July 26, 2004 CHAPEL HILL Nobody in the North Carolina football camp is even a little bit surprised that the preseason magazines generally are predicting the Tar Heels to finish ninth or worse this fall in the new 11-team ACC. That happens when you post back-to-back seasons of 3-9 and 2-10. But nobody in Chapel Hill cares about preseason predictions, either. Fourth-year UNC coach John Bunting and his assistants have their own ideas about this fall, and they believe the Heels are in far better position this season than they were prior to the disasters of 2002 and 2003.
"I believe this (2004) group of players is the best combination of talent and leadership and character since I've been here," Bunting said recently. "We had a couple (Julius Peppers, Ryan Sims) of tremendous defensive linemen my first year, but the sum of all these parts is a really great combination of talent and leadership and character."
While it's probably true that the Tar Heels will have more talent this year than last, many close to the program believe that one of the biggest reasons Bunting has a special feeling about this year's team is that he has become closer to it. He personally has been through many of the same ups and downs as his players over the last two seasons, and after some very painful growing pains on both sides they are beginning to grow together.
Senior quarterback Darian Durant and other UNC veterans said during the offseason that the biggest change in Bunting over the last three-plus years has been in the way he approaches his relationships with his players. They said he has become less of a drill sergeant and more of a father figure, keeping some of the business-like approach he brought with him from the NFL but also gradually letting his guard down a bit. As a result, the players said, the atmosphere in Chapel Hill now is one in which the head coach and his players have a much better understanding of each other, on and off the field.
"We saw how much last year hurt him, and I think he has a better understanding of how much it hurt us, too," Durant said. "Nobody has ever questioned how much Coach Bunting cares about Carolina or how much he wants to win, but I think we understand him better now, and I think he understands us better. We want to be able to deal with him like a father figure instead of just a boss, and I think guys feel like they can do that now."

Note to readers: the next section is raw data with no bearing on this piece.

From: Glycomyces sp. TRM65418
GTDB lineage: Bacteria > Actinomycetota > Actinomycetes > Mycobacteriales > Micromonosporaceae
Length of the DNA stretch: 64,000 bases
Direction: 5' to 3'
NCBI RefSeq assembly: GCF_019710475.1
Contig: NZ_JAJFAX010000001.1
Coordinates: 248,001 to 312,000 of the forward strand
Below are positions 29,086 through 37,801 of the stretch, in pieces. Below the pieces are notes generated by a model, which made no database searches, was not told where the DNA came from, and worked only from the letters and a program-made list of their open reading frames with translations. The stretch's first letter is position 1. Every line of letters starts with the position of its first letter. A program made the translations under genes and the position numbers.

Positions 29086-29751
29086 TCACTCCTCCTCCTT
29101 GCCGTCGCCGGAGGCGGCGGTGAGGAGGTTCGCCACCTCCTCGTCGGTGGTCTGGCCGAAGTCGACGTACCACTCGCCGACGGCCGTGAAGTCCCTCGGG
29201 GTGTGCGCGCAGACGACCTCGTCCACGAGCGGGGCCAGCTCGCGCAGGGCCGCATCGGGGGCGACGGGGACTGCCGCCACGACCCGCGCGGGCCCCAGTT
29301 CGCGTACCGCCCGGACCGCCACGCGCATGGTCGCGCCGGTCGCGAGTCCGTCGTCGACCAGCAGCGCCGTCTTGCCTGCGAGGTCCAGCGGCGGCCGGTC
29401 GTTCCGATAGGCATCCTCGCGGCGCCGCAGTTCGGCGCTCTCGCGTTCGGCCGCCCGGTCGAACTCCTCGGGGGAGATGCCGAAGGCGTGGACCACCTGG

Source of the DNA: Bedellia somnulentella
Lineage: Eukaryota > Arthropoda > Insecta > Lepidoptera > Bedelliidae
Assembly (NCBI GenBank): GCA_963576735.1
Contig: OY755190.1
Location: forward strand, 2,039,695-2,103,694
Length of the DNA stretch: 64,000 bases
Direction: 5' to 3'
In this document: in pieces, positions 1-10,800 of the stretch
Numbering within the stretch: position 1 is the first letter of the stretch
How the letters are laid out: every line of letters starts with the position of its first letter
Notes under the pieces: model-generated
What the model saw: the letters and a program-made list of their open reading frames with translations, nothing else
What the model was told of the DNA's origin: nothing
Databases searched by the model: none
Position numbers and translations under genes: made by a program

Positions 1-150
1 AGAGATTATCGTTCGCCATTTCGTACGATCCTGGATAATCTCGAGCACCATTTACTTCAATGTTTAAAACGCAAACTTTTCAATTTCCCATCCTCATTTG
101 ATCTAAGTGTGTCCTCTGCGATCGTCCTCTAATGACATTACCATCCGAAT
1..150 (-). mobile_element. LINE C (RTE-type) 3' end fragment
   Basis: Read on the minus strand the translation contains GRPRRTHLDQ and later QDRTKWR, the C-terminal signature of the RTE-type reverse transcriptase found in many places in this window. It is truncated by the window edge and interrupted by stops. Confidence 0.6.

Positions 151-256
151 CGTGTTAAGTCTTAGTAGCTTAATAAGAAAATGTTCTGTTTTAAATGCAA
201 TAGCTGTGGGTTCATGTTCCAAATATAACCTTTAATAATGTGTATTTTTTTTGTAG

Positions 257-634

Team chemistry has improved in other ways as well. Gone is defensive back Chris Hawkins, a persistent malcontent who was dismissed from the team this spring and since has transferred to Marshall, as well as tailback Willie Parker, a 2003 senior who often complained about playing time and other issues. Gone, too, are quarterback Nick Cangelosi and linebacker Kory Gedin, underclassmen who often spoke with teammates last season about their unhappiness in Chapel Hill. Several little-used rising seniors, including defensive lineman Jermicus Banks, linebacker Devllen Bullard and linebacker Clarence Gaddy, also chose to leave the program with eligibility remaining.
Seniors, New Faces Must Deliver
Carolina's 2004 senior class consists largely of some of the most talented players on the team, plus a bunch of transfers and walk-ons who don't have any axes to grind.
Along with Durant, the Tar Heels' home-grown seniors this fall will include starting center Jason Brown, starting fullback Madison Hedgecock, backup tailback Jacque Lewis, starting offensive tackle Willie McNeill, starting defensive tackle Chase Page and starting offensive tackle Skip Seagraves. Playing time certainly won't be a problem for that bunch.
Page, always upbeat and a huge Bunting supporter, long has been regarded as one of the best leaders on the team. Brown, McNeill, Seagraves and Hedgecock a 2003 defensive end who has the no-nonsense mentality of an offensive lineman are very hard workers who have never caused any problems off the field. On the field, they're being counted on to protect Durant and provide holes for promising tailback Ronnie McGill.
Durant and Lewis haven't always seen eye-to-eye with Bunting, but Durant in particular feels a bond with the coach, and Lewis (whose father is a college coach) decided in the spring to rededicate himself to his final season in Chapel Hill. Just as Bunting has struggled while learning hard lessons about recruiting, staff-building and dealing with 18- to 21-year-olds over the past three seasons, Durant gradually has grown into the leadership and game-management skills that are required of a top-notch quarterback.
Personnel-wise, the good news for Bunting entering 2004 is that his offense includes a bunch of starters and a handful of reserves who have proven to be productive, ACC-caliber players. The bad news, of course, is that UNC's horrific defense again will be counting on a bunch of unproven performers this fall.
It's possible for the Tar Heels to make a quantum leap on defense, but an awful lot of players would need to do things they've never done at the ACC level. In addition, the starters and key reserves would have to stay healthy, because UNC has very little quality depth on that side of the ball.
In the world of blue-colored glasses, for example, senior East Tennessee State transfer Gerald Sensabaugh will make a smooth transition from Division I-AA All-American to ACC impact player at strong safety, senior Lionell Green will evolve into a lock-down cornerback, sophomore Jacoby Watkins or junior Cedrick Holt will become reliable on the other side, sophomores D.J. Walker and Kareen Taylor both will prove to be good enough to start at free safety, and the swagger and confidence of impressive new secondary coach Marvin Sanders will rub off on everyone.
Most UNC fans are willing to take Bunting's word for it when he talks about the improved leadership and character of the players on his 2004 team. As for the talent, well, they're waiting to see that for themselves.